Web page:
12.2 Wednesday, Jan. 4 Insights into the physiological adaptations of caridean shrimp to hydrothermal vent living: implications for colonization OLIPHANT, A*; THATJE, S; BROWN, A; MORINI, M; RAVAUX, J; SHILLITO, B; SMITH, F; REED, A; University of Southampton; University of Southampton; University of Southampton; Université Pierre et Marie Curie; Université Pierre et Marie Curie; Université Pierre et Marie Curie; University of Southampton; University of Southampton Andrew.Oliphant@noc.soton.ac.uk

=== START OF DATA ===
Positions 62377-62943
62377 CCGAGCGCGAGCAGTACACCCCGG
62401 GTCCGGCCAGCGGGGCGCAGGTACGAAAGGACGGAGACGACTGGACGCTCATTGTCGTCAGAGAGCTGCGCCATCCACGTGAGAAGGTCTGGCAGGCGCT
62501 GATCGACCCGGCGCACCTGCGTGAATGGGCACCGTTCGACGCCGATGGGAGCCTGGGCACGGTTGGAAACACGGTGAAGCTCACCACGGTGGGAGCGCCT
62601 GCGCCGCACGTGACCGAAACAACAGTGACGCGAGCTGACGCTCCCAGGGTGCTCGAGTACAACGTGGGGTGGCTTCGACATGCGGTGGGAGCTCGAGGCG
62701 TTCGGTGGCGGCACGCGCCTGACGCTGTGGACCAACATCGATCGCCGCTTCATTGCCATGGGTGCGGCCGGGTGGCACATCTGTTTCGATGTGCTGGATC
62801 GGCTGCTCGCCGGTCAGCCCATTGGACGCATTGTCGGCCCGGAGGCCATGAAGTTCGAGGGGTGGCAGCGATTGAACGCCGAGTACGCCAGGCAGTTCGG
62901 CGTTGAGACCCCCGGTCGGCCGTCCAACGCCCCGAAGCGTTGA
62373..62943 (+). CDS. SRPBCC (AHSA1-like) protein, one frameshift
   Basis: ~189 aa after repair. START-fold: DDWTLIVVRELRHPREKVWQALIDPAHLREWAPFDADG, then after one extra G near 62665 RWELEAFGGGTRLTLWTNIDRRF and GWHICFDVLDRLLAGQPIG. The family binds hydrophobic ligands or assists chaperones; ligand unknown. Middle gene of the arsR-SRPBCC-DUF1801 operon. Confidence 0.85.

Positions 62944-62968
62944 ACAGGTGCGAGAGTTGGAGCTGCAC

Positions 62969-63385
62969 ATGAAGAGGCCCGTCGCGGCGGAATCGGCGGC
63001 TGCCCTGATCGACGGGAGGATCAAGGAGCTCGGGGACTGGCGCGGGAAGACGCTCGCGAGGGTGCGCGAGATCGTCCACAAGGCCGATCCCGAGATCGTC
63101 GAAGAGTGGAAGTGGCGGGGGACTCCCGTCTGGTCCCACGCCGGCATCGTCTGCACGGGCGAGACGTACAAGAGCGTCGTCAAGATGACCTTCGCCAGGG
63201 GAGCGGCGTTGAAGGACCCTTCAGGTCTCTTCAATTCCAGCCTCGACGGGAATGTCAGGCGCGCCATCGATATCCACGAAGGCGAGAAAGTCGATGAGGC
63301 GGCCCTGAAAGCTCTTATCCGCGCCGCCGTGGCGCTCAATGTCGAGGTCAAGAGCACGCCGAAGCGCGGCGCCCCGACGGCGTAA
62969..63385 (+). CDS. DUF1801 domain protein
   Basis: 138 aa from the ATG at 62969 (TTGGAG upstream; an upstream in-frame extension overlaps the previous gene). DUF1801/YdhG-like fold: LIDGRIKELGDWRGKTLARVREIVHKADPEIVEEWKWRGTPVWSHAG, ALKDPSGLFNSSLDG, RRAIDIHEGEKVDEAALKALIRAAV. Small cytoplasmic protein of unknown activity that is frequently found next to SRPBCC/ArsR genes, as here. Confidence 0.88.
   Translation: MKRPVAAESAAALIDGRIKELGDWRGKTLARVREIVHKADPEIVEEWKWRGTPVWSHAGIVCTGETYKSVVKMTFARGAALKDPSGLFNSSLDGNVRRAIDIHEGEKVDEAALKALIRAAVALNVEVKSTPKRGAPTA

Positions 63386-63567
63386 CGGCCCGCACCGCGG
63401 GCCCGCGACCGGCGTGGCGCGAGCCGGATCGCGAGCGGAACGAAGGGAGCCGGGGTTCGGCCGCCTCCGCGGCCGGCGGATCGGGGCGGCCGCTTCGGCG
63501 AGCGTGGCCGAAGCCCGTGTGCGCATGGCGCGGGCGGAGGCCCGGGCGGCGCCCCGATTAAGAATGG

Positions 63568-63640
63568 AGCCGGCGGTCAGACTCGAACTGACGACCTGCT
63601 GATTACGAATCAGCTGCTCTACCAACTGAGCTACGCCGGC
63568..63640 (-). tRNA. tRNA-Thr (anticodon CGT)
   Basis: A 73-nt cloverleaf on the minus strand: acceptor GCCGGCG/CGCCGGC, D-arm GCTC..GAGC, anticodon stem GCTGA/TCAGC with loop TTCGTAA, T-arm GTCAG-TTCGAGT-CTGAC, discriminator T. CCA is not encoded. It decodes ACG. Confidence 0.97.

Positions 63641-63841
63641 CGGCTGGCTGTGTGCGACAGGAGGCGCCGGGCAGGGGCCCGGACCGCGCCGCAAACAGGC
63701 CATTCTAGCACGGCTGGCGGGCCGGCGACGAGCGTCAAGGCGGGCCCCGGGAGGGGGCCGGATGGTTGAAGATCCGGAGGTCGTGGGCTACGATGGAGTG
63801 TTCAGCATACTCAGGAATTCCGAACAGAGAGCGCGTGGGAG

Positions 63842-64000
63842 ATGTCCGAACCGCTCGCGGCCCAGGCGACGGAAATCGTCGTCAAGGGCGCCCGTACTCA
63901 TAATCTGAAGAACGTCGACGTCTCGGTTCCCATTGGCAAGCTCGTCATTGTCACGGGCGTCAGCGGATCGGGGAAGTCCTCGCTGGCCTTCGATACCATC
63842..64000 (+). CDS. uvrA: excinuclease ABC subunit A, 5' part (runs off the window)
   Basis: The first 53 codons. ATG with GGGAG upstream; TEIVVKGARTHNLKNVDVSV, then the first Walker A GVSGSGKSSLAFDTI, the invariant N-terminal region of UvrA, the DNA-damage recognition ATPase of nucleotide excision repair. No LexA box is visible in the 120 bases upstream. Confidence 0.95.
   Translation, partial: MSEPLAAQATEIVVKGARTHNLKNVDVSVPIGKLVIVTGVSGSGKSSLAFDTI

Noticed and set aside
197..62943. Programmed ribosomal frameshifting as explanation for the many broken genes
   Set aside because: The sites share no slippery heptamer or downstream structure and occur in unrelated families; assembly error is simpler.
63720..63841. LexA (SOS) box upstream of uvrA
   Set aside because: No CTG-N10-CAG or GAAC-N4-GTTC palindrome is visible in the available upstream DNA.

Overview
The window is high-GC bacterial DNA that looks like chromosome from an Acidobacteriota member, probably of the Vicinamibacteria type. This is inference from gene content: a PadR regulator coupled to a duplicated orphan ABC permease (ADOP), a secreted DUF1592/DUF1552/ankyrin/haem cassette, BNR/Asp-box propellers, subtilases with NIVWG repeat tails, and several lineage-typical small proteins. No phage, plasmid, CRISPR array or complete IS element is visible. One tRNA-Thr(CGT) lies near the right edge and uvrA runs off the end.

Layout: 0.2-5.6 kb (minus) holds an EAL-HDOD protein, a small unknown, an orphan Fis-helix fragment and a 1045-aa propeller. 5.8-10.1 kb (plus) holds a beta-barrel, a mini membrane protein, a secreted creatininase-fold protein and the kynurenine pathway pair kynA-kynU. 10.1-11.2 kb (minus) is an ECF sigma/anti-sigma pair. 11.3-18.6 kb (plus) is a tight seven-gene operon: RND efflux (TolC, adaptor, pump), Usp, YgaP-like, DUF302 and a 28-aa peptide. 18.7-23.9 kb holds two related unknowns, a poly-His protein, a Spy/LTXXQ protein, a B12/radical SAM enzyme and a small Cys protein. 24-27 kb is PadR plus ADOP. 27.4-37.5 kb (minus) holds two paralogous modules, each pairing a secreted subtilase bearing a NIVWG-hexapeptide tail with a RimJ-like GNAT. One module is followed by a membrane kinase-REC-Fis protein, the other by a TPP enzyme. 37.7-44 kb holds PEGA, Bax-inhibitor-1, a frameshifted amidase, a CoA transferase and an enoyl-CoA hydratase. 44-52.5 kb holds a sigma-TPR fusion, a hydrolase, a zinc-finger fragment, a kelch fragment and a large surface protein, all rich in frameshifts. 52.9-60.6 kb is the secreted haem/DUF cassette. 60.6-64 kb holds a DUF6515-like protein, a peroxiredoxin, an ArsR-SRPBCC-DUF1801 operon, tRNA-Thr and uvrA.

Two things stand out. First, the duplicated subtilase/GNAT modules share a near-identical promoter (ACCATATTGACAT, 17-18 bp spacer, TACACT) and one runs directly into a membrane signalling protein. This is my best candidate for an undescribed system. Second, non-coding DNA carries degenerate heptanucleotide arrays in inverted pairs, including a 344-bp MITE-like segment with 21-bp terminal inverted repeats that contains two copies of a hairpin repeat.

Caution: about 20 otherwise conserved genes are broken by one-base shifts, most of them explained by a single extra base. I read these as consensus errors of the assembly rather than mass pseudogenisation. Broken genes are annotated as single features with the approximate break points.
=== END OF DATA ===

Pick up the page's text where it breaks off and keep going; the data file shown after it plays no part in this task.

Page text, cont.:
Palaemonetes varians, a shallow-living palaemonid shrimp, and Mirocaris fortunata, a deep-sea hydrothermal vent bresiliid shrimp, both inhabit environments with highly fluctuating water temperatures. Given the close taxonomic relationship between palaemonid and bresiliid shrimp, physiological comparisons may provide insights into adaptations required for life in the vent environment. In this study, adult P. varians were subjected to a temperature/pressure regime from 5 to 30°C and from 0.1 to 30 MPa; oxygen consumption rates and behaviour in response to these conditions were assessed. P. varians showed increasing pressure sensitivity with decreasing temperature; however, shrimp were capable of tolerating pressures found outside their normal bathymetric distribution at all temperatures. Respiratory response of adult P. varians and M. fortunata to acute temperature shock demonstrated that M. fortunata had a lower oxygen consumption rate than P. varians at all temperatures, indicating lower metabolic costs and greater tolerance of highly fluctuating temperature. During temperature preference experiments, M. fortunata (19.2 ± 1.1°C) selected a higher average temperature than P. varians (18.3 ± 0.9°C). The similar temperature physiology of P. varians and M. fortunata, and P. varians’ pressure tolerance indicate that the common ancestor of both species was probably eurybathyal and eurythermal; physiological attributes which persist in these extant species.